Turning their cards in NYC, English art rock ensemble embrace their symphonic side to get away with opulence.
It was an enchanting evening in May 1974, when FAIRPORTS with Sandy Denny at the front opened for RENAISSANCE who returned to the venue they’d played two months earlier to take their performance to much higher level. A little while before that, they quintet had sounded like a tightly coiled group about to unwind once the wind filled their sails, which happened after they crossed the ocean again to play with an orchestra for the first time. Not a big one, only 24 musicians to add a new dimension to the band’s sonic scope, a lonesome violin seeping into opener “Can You Understand” to reveal this new fixture to fully unfold it on the harmonica-stricken “Carpet Of The Sun,” but as far as magnificent starts go, such an approach proved its vitality.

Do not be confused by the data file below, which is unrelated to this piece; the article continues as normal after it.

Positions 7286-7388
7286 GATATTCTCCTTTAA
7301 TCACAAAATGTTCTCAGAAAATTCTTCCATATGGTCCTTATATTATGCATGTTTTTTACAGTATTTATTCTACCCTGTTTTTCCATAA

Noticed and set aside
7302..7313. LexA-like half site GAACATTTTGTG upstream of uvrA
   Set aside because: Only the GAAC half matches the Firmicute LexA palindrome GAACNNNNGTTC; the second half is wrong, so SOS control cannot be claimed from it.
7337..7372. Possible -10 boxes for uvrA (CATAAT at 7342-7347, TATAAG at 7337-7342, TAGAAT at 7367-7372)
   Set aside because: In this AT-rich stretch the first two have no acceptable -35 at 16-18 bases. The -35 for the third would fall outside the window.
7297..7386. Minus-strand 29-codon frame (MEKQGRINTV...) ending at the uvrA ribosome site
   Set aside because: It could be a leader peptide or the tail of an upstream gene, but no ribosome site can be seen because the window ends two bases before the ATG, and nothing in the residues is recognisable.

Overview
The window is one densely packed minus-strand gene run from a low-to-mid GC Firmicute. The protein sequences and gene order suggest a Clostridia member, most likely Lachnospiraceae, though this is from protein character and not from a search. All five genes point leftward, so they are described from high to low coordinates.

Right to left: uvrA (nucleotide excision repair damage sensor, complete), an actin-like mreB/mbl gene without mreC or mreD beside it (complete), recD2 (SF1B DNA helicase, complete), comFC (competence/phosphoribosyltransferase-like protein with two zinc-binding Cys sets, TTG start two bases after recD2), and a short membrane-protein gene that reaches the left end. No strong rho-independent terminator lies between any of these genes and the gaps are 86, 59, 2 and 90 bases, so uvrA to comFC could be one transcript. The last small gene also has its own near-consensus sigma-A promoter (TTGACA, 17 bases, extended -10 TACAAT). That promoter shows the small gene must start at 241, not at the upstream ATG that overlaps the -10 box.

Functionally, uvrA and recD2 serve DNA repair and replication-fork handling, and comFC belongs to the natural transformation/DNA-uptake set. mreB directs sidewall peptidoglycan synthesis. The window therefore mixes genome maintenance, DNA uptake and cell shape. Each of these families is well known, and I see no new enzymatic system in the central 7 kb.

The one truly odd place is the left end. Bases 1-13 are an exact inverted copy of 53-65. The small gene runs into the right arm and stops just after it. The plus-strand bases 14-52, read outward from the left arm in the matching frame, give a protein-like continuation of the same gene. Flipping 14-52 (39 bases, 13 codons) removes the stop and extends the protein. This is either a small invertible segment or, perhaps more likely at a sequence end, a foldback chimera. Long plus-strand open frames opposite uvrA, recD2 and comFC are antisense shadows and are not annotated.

There’s not a lot of looking back on these tapes, where the ensemble bring on-stage most of their just-released album, “Turn Of The Cards” – including “Cold Is Being,” their rarely delivered, and slightly stripped of solemnity here, reading of Albinoni’s “Adagio” – and one of the most clear signs of progress is the prominence of Jon Camp as a singer to anchor Annie Haslam‘s stratospheric vocalise and, as bassist, to lock in with John Tout’s ivories in the likes of “Things I Don’t Understand.” Dynamic spread arranged in a majestic way, and hushed dramatically for “Black Flame,” now Michael Dunford’s acoustic guitar creates a fine texture weaving around Terry Sullivan‘s percussion, which brings out inherent simplicity of the group’s intent that’s also obvious from their interaction with the audience, giggling and chatting almost intimately as if not believing what’s being achieved in the moment.
This notion is a stranger to “Mother Russia” and “Running Hard,” though, as the strings, brass and woodwind elevate the cinematic epics to the wuthering heights of emotion, while “Ashes Are Burning” appears as vehicle for the collective – including WISHBONE ASH’s Andy Powell adorning it with sharp electric interjections – to flex their improvisatory muscle for an astonishing 21 minutes and tap into a genuine symphonic canon. The finale of “Prologue” only seals it in a rather playful manner – seals that greatness which was set from now on.